Scroll Views

The QScrollView class provides a scrollable viewport, two scroll bars, and a "corner" widget (usually an empty QWidget). If we want to add scroll bars to a widget, it is much simpler to use a QScrollView than to instantiate our own QScrollBars and implement the scrolling functionality ourselves.

Figure 6.9. QScrollView's constituent widgets

graphics/06fig09.gif

The easiest way to use QScrollView is to call addChild() with the widget we want to add scroll bars to. QScrollView automatically reparents the widget to make it a child of the viewport (accessible through QScrollView::viewport()) if it isn't already. For example, if we want scroll bars around the IconEditor widget we developed in Chapter 5, we can write this:

#include 
#include 

#include "iconeditor.h"

int main(int argc, char *argv[])
{
 QApplication app(argc, argv);

 QScrollView scrollView;
 scrollView.setCaption(QObject::tr("Icon Editor"));
 app.setMainWidget(&scrollView);

 IconEditor *iconEditor = new IconEditor;
 scrollView.addChild(iconEditor);

 scrollView.show();
 return app.exec();
}

By default, the scroll bars are only displayed when the viewport is smaller than the child widget. We can force the scroll bars to always be shown by writing this code:

scrollView.setHScrollBarMode(QScrollView::AlwaysOn);
scrollView.setVScrollBarMode(QScrollView::AlwaysOn);

When the child widget's size hint changes, QScrollView automatically adapts to the new size hint.

Figure 6.10. Resizing a QScrollView

graphics/06fig10.jpg

An alternative way of using a QScrollView with a widget is to make the widget inherit QScrollView and to reimplement drawContents() to draw the contents. This is the approach used by Qt classes like QIconView, QListBox, QListView, QTable, and QTextEdit. If a widget is likely to require scroll bars, it's usually a good idea to implement it as a subclass of QScrollView.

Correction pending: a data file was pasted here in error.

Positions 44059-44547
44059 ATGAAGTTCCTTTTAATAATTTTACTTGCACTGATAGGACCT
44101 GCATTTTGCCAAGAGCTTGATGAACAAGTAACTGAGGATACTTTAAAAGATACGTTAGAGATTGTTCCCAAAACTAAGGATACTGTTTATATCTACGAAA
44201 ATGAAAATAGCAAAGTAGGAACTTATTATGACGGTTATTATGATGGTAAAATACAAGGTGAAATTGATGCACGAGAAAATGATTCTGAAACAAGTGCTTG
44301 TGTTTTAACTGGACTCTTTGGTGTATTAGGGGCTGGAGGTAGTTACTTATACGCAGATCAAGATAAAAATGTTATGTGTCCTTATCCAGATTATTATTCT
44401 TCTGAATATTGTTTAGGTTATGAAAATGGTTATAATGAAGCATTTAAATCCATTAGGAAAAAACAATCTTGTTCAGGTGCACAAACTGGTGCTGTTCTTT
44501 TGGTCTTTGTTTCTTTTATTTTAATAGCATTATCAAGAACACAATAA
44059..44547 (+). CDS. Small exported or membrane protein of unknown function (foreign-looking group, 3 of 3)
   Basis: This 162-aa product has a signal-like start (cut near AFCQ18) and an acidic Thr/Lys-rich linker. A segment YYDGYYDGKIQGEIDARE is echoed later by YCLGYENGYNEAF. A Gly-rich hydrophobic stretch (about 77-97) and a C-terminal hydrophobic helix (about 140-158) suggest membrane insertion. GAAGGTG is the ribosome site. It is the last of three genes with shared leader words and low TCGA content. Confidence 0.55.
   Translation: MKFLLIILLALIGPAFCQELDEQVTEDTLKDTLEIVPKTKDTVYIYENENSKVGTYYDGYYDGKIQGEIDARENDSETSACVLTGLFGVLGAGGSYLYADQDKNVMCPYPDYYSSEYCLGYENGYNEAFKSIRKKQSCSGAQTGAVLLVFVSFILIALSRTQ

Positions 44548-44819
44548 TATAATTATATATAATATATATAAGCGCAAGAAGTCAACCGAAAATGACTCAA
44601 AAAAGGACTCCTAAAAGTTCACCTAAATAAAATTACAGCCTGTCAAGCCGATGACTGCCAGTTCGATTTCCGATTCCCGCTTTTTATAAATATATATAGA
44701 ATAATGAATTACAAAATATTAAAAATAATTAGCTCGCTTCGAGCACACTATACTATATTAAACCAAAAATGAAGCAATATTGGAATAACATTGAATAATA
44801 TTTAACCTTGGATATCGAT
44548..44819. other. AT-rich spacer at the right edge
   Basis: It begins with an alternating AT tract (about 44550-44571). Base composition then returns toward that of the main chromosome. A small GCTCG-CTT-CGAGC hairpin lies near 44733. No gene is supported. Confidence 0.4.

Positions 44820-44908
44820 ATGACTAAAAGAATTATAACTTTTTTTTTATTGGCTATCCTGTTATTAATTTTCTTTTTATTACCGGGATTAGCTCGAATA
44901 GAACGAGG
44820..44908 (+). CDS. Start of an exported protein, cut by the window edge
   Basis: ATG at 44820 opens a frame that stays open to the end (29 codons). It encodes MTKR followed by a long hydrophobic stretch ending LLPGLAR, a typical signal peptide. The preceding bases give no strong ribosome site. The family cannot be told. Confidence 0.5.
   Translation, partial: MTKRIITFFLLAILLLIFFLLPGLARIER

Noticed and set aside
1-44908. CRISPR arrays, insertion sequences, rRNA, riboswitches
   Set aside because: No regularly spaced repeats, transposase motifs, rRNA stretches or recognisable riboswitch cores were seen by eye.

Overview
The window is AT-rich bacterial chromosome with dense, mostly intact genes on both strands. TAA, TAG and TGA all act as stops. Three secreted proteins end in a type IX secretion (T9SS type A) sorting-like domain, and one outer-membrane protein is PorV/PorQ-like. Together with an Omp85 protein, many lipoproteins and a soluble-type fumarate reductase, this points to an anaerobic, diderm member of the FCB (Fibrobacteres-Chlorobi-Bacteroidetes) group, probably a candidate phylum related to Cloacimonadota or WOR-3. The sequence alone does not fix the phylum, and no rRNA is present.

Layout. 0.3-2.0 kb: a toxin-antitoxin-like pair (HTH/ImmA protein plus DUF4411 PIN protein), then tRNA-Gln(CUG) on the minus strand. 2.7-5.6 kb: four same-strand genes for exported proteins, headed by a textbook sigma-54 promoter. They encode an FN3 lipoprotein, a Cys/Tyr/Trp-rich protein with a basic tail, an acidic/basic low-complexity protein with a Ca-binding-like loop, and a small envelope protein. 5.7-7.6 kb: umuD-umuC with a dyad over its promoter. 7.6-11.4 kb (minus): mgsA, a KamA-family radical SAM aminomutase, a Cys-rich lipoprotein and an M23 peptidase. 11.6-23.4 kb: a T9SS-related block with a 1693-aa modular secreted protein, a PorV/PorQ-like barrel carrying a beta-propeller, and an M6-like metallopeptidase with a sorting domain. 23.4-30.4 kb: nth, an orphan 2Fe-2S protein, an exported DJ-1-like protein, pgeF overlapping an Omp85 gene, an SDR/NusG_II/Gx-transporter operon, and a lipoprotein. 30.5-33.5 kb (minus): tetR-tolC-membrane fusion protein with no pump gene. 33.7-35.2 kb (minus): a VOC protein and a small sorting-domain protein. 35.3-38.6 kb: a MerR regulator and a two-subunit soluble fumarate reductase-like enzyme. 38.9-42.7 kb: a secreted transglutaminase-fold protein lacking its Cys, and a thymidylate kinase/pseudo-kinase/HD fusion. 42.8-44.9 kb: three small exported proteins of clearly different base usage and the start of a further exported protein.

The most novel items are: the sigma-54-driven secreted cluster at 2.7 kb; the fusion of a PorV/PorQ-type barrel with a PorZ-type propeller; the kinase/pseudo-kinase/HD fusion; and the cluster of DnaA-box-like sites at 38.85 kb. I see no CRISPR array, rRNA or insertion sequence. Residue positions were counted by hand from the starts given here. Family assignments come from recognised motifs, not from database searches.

To show how this works, we will implement a new version of the IconEditor class as a QScrollView subclass. We will call the new class ImageEditor, since its scroll bars make it capable of handling large images.

#ifndef IMAGEEDITOR_H
#define IMAGEEDITOR_H

#include 
#include 
class ImageEditor : public QScrollView
{
 Q_OBJECT
 Q_PROPERTY(QColor penColor READ penColor WRITE setPenColor)
 Q_PROPERTY(QImage image READ image WRITE setImage)
 Q_PROPERTY(int zoomFactor READ zoomFactor WRITE setZoomFactor)

public:
 ImageEditor(QWidget *parent = 0, const char *name = 0);

 void setPenColor(const QColor &newColor);
 QColor penColor() const { return curColor; }
 void setZoomFactor(int newZoom);
 int zoomFactor() const { return zoom; }
 void setImage(const QImage &newImage);
 const QImage &image() const { return curImage; }

protected:
 void contentsMousePressEvent(QMouseEvent *event);
 void contentsMouseMoveEvent(QMouseEvent *event);
 void drawContents(QPainter *painter, int x, int y,
 int width, int height);

private:
 void drawImagePixel(QPainter *painter, int i, int j);
 void setImagePixel(const QPoint &pos, bool opaque);
 void resizeContents();

 QColor curColor;
 QImage curImage;
 int zoom;
};

#endif

The header file is very similar to the original (p. 100). The main difference is that we inherit from QScrollView instead of QWidget. We will run into the other differences as we review the class's implementation.